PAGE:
However, the Moon, like Antarctica, is protectedinternational law - no country can claim the rights to the natural satellite of the Earth. In addition to legal, there are physical limitations - the speed of the runaway moon. To remove 1 kg of material from the satellite's gravity, it must be accelerated to 2.4 km / s. For comparison, for the same result on the comet 67P / Churyumov - Gerasimenko, the load must be accelerated only to 1 m / s.

Mars

The second closest planet to Earth is Marsgeological structure similar to ours. This means that it can detect all the main compounds, such as iron, aluminum, tungsten, and so on. Researchers have also found traces of lithium, copper, gold, zinc, nickel, cobalt, niobium and other elements on the Red Planet. In other words, you can randomly point to elements of the periodic table and with a high degree of probability to guess those that can be found on Mars.

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Rover Opportunity also found on MarsHematite spheres rich in iron ore are the so-called Martian spheroids. The latter are not of interest to the industry and can become a value only for collectors. Water, nitrogen and argon can only be used for the needs of future colonizers.

Hematite spheres

Part of the elements appeared on Mars as a resultasteroid bombardment. The other was formed due to the fact that the Red Planet and the Earth were formed from a single cloud of gas and dust. However, the concentration of substances in the Martian soil, with a high degree of probability, is low or varies greatly depending on the region. Along with the high cost of mining and delivering resources to Earth, this makes Mars an unattractive place for mining for the earth’s industry - which cannot be said of possible future colonists.

Venus

Venus and Earth are actually twins in size,mass, composition and conditions in which they were formed. Like Earth, Venus has a large iron core and a rocky silicate mantle, and its core, by analogy with our planet, is basalt.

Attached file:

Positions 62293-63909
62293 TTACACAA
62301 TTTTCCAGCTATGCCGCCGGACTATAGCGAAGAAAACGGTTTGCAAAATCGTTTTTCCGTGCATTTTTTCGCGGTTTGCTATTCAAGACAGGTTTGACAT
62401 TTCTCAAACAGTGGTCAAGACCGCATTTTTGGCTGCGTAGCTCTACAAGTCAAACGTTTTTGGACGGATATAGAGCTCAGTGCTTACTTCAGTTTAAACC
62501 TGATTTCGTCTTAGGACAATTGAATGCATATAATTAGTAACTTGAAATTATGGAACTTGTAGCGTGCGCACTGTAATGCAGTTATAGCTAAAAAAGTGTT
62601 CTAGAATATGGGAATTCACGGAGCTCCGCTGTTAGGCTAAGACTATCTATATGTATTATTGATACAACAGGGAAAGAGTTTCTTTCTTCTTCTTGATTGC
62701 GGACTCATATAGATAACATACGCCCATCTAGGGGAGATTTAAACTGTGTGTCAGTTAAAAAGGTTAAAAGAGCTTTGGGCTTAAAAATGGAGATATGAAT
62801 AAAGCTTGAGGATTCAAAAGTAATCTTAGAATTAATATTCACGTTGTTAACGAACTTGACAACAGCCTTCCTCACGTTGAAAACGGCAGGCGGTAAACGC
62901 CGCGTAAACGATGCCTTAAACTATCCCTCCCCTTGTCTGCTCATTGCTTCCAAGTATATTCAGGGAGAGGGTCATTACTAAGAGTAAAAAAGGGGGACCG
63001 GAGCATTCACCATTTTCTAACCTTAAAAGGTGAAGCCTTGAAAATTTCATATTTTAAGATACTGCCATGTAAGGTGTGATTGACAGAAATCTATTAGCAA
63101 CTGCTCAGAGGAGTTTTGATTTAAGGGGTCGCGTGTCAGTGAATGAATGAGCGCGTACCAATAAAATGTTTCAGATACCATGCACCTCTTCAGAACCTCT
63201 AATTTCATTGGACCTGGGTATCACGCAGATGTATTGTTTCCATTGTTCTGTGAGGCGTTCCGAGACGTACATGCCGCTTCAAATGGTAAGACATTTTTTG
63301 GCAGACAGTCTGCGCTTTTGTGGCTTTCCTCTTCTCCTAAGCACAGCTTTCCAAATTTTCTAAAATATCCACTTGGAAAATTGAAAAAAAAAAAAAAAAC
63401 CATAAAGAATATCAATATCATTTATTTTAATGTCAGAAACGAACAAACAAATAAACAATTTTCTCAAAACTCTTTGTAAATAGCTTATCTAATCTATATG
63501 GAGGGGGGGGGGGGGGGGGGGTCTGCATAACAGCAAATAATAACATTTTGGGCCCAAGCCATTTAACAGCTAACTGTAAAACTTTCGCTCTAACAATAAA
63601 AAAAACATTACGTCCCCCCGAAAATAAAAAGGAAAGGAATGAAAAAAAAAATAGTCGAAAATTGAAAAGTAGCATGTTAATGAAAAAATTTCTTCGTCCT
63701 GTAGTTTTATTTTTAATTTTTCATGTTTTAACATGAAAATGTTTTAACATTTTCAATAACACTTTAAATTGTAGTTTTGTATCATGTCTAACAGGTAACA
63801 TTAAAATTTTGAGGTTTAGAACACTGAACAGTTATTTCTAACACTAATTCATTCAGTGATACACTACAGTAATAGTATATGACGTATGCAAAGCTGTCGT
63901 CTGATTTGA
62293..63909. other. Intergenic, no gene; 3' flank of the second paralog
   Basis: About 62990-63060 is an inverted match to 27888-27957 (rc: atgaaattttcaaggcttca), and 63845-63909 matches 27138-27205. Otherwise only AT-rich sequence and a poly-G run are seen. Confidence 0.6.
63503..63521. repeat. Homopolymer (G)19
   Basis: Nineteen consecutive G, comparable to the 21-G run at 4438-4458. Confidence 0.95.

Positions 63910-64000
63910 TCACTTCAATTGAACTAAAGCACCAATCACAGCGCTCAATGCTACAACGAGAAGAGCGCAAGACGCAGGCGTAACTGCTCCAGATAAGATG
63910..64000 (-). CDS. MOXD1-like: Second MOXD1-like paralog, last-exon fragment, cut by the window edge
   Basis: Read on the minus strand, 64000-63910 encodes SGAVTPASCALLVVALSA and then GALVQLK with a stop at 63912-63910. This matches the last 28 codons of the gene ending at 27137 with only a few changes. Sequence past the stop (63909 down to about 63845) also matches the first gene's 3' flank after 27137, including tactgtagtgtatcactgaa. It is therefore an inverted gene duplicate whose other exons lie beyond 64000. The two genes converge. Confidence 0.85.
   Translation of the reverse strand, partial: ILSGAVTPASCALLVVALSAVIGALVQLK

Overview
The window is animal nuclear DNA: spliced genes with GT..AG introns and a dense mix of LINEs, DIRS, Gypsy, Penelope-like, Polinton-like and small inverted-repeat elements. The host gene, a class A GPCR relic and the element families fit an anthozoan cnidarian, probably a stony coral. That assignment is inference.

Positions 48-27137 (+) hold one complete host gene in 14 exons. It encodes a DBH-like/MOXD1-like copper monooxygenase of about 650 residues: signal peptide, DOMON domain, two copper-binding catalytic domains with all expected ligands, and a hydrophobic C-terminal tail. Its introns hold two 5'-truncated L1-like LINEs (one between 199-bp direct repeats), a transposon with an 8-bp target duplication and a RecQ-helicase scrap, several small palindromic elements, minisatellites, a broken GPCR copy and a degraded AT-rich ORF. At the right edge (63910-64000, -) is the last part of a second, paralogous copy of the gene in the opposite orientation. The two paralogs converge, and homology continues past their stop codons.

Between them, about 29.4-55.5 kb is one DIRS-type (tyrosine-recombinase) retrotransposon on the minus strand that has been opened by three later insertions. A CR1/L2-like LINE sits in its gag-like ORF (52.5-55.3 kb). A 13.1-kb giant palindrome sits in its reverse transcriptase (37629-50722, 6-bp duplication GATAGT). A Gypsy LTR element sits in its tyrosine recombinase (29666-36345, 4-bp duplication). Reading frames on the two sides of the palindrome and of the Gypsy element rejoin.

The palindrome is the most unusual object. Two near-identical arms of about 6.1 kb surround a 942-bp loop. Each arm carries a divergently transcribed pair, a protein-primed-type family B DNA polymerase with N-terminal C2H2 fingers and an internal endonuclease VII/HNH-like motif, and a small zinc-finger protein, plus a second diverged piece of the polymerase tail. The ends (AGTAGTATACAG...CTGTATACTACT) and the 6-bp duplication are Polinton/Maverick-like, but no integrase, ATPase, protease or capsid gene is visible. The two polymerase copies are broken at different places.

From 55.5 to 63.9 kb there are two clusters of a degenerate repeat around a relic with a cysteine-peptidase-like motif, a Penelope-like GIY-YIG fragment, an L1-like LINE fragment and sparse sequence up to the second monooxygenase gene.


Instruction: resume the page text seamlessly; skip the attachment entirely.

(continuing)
Judging by the data of Soviet researchVenera 13, 14 and Vega 2, the concentration of silicon, aluminum, magnesium, iron, calcium, potassium, titanium, manganese and sulfur in basalts of Venus depends on location, but generally corresponds to their concentration on Earth.

Observations have also shown that deposits of theseThe minerals are probably covered with a layer of semiconductors of unknown origin — perhaps they are iron-containing minerals, such as pyrite or magnetite. In addition, there are lead and bismuth on Venus, to which the planet owes its bright glow in the night sky.

Venus and the Earth are very similar in structure and conditions

However, these minerals are unlikely to succeed -pressure on Venus is 92 times higher than on our planet. The average temperature is 460 ° C - more than on Mercury, located two times closer to the Sun. This heat is enough to melt the lead. The reason is the special arrangement of the planet’s atmosphere: instead of heating the surface to a tropical climate, like on Earth, the clouds reflect heat and burn Venus.

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The situation is aggravated by the fact that on Venusthere is no oxygen - 96% of the atmosphere consists of carbon dioxide, and several times a day rain falls from the surface from sulfuric acid. It is unlikely that at least one body known to science will live in such conditions for more than a few seconds, and technology - more than a few hours.

Asteroid belt

Asteroid belt - the main candidate for miningminerals on space bodies and the farthest from the Earth among the above space bodies: the distance from our planet to the nearest point in the asteroid belt is 1.2 AU (180 million km).